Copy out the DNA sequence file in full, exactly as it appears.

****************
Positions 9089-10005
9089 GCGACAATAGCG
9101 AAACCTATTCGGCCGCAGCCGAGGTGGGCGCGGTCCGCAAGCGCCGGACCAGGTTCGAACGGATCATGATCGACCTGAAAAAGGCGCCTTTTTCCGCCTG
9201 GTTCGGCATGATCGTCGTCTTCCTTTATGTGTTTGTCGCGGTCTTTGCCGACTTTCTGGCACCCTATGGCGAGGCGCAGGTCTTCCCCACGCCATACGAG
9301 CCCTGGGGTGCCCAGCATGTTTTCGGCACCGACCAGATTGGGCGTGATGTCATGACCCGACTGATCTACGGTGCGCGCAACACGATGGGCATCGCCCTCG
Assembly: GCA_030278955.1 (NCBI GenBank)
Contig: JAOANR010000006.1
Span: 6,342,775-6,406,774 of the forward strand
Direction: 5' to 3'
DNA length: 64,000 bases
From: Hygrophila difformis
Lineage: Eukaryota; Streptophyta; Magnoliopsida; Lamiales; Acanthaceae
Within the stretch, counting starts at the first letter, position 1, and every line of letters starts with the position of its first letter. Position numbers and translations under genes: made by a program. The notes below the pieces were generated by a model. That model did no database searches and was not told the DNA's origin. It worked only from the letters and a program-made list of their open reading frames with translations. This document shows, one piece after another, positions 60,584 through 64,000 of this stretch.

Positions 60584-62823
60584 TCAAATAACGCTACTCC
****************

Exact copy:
Positions 9089-10005
9089 GCGACAATAGCG
9101 AAACCTATTCGGCCGCAGCCGAGGTGGGCGCGGTCCGCAAGCGCCGGACCAGGTTCGAACGGATCATGATCGACCTGAAAAAGGCGCCTTTTTCCGCCTG
9201 GTTCGGCATGATCGTCGTCTTCCTTTATGTGTTTGTCGCGGTCTTTGCCGACTTTCTGGCACCCTATGGCGAGGCGCAGGTCTTCCCCACGCCATACGAG
9301 CCCTGGGGTGCCCAGCATGTTTTCGGCACCGACCAGATTGGGCGTGATGTCATGACCCGACTGATCTACGGTGCGCGCAACACGATGGGCATCGCCCTCG
Assembly: GCA_030278955.1 (NCBI GenBank)
Contig: JAOANR010000006.1
Span: 6,342,775-6,406,774 of the forward strand
Direction: 5' to 3'
DNA length: 64,000 bases
From: Hygrophila difformis
Lineage: Eukaryota; Streptophyta; Magnoliopsida; Lamiales; Acanthaceae
Within the stretch, counting starts at the first letter, position 1, and every line of letters starts with the position of its first letter. Position numbers and translations under genes: made by a program. The notes below the pieces were generated by a model. That model did no database searches and was not told the DNA's origin. It worked only from the letters and a program-made list of their open reading frames with translations. This document shows, one piece after another, positions 60,584 through 64,000 of this stretch.

Positions 60584-62823
60584 TCAAATAACGCTACTCC